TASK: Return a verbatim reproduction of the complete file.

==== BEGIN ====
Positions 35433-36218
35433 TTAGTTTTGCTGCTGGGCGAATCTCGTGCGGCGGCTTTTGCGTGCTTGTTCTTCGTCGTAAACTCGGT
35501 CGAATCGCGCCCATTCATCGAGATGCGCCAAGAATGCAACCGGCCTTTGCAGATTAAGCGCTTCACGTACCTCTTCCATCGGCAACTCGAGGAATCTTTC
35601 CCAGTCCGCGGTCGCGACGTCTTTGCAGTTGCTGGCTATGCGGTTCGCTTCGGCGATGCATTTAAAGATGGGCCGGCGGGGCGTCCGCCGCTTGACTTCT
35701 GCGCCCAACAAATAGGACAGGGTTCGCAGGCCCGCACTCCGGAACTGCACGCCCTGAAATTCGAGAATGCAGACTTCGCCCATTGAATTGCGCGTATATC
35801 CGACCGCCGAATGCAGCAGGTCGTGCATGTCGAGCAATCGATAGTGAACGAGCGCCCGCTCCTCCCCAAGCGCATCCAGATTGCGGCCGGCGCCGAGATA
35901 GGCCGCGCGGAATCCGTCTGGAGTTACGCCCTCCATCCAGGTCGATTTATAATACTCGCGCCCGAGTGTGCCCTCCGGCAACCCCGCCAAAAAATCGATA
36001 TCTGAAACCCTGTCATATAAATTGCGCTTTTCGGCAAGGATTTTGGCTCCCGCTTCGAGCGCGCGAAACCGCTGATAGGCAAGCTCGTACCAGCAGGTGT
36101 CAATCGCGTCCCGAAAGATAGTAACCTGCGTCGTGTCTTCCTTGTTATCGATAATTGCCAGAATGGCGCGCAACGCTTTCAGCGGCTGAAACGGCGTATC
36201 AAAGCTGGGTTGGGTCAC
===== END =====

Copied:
Positions 35433-36218
35433 TTAGTTTTGCTGCTGGGCGAATCTCGTGCGGCGGCTTTTGCGTGCTTGTTCTTCGTCGTAAACTCGGT
35501 CGAATCGCGCCCATTCATCGAGATGCGCCAAGAATGCAACCGGCCTTTGCAGATTAAGCGCTTCACGTACCTCTTCCATCGGCAACTCGAGGAATCTTTC
35601 CCAGTCCGCGGTCGCGACGTCTTTGCAGTTGCTGGCTATGCGGTTCGCTTCGGCGATGCATTTAAAGATGGGCCGGCGGGGCGTCCGCCGCTTGACTTCT
35701 GCGCCCAACAAATAGGACAGGGTTCGCAGGCCCGCACTCCGGAACTGCACGCCCTGAAATTCGAGAATGCAGACTTCGCCCATTGAATTGCGCGTATATC
35801 CGACCGCCGAATGCAGCAGGTCGTGCATGTCGAGCAATCGATAGTGAACGAGCGCCCGCTCCTCCCCAAGCGCATCCAGATTGCGGCCGGCGCCGAGATA
35901 GGCCGCGCGGAATCCGTCTGGAGTTACGCCCTCCATCCAGGTCGATTTATAATACTCGCGCCCGAGTGTGCCCTCCGGCAACCCCGCCAAAAAATCGATA
36001 TCTGAAACCCTGTCATATAAATTGCGCTTTTCGGCAAGGATTTTGGCTCCCGCTTCGAGCGCGCGAAACCGCTGATAGGCAAGCTCGTACCAGCAGGTGT
36101 CAATCGCGTCCCGAAAGATAGTAACCTGCGTCGTGTCTTCCTTGTTATCGATAATTGCCAGAATGGCGCGCAACGCTTTCAGCGGCTGAAACGGCGTATC
36201 AAAGCTGGGTTGGGTCAC